An international emergency conference was held on Sunday morning at the Israel Democracy Institute (IDI) in Jerusalem and saw attendances and testimonies from officials, jurists and legal experts worldwide regarding the judicial reform.
Participants came from Hungary, Poland, India, Ireland, Canada and France, during which they discussed the future of Israel. Jurists at the conference warned that Israel can expect violations of human rights, a collapse of the economy and a silenced media should the judicial reforms continue.
Research showed that an automatic majority to the current coalition to select justices is nearly nonexistent in other democracies, while judicial reform advocates claim that the overhaul will bring the judicial selection process closer to that of other parliamentary systems.
Statements by the president of the Israel Democracy Institute
"It is important to emphasize that Israel is not unusual in the way judges are chosen as is customary today," said IDI president Yohanan Plesner. "We hear from the supporters of the 'reform' that they are only implementing a process for selecting judges that exist in other liberal democracies, but most of the references to methods in other countries, such as those made by the prime minister on Thursday when he mentioned Canada and the United States, are very misleading or completely wrong."
"We hear from the supporters of the 'reform' that they are only implementing a process for selecting judges that exist in other liberal democracies."Yohanan Plesner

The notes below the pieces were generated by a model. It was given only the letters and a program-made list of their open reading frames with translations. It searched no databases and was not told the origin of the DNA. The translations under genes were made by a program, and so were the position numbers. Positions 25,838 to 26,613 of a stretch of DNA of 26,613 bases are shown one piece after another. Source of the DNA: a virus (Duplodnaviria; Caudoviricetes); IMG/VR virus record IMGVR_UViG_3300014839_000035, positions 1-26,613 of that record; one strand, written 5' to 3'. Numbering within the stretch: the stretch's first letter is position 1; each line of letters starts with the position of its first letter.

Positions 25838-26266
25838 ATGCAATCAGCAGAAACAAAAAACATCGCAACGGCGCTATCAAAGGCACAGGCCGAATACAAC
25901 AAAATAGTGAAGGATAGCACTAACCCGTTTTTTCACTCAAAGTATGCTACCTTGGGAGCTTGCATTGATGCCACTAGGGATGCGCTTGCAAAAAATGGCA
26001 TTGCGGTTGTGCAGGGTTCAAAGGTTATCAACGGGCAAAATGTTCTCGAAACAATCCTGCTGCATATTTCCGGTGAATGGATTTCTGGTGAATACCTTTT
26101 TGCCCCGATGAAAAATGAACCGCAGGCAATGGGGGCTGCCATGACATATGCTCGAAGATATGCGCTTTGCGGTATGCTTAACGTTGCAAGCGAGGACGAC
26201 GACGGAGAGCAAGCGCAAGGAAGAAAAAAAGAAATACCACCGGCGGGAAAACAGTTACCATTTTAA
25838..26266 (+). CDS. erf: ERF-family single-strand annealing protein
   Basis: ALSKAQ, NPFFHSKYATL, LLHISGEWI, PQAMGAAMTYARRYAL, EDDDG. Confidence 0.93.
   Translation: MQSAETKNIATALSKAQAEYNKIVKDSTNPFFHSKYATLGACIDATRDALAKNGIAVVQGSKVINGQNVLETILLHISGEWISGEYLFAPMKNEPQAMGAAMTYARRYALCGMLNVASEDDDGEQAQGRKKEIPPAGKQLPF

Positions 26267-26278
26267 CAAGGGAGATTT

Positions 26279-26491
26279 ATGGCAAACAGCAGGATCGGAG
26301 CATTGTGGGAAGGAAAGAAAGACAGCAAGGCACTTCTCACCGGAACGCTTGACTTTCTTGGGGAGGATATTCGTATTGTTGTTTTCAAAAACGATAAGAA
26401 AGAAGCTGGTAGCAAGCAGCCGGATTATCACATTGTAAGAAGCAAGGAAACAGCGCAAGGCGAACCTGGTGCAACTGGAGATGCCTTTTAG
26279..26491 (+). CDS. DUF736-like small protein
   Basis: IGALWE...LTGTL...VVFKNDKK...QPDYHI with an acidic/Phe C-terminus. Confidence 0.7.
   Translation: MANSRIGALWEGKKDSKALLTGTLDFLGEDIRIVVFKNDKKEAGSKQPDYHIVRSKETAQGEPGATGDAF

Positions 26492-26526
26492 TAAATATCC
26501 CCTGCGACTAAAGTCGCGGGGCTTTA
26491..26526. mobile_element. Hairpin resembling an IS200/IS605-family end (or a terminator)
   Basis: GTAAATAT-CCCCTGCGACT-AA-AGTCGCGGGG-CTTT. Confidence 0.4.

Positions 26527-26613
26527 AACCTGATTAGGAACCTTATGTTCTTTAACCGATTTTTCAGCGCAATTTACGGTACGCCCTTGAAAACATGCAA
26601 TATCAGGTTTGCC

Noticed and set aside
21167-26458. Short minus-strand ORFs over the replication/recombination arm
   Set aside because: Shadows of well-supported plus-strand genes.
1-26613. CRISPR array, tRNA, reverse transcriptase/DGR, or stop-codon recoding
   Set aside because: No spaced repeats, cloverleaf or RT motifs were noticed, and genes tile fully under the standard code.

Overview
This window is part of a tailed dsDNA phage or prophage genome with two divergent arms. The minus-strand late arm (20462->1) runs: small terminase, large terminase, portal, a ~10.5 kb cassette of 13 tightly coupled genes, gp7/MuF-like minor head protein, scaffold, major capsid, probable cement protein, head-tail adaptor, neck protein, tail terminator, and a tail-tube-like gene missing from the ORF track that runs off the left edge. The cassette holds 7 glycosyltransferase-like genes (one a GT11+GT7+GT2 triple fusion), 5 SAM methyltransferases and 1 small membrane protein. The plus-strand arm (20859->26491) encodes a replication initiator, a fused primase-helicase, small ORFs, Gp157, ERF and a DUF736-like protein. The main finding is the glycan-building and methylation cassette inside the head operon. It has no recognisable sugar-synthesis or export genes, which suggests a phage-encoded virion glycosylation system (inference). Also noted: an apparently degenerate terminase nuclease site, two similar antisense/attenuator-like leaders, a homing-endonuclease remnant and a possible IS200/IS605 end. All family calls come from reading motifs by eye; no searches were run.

"Recently, we find the need to remind Israelis how vulnerable our democracy is compared to any other democracy in the world. Israel actually has no checks and balances. We have no constitution, no bill of rights, no federal distribution of power and no presidential veto.
"The only brake on the power of a political majority is the Supreme Court. Therefore, damage to the independence of the court, small or large, has a significant and unique effect on the democratic balance in Israel," he continued.
Statements by former justice ministers from abroad
"I am amazed by the incompetence and the bizarre move," said former Irish Justice Minister Alan Shatter. "I understand the politics behind it, but I don't understand how intelligent people can deal with such an important issue in such a quick way and in such a short time.
Former Canadian Justice Minister and Attorney-General Irwin Kolter said: “There is absolutely no comparison to be made between the proposals being made in Israel and the system in Canada, any comparison is misleading - we do have a superseding clause, but it comes within the Canadian Bill of Rights, as part of the federal system, and Democratic rights. It is not the same as what is happening in Israel."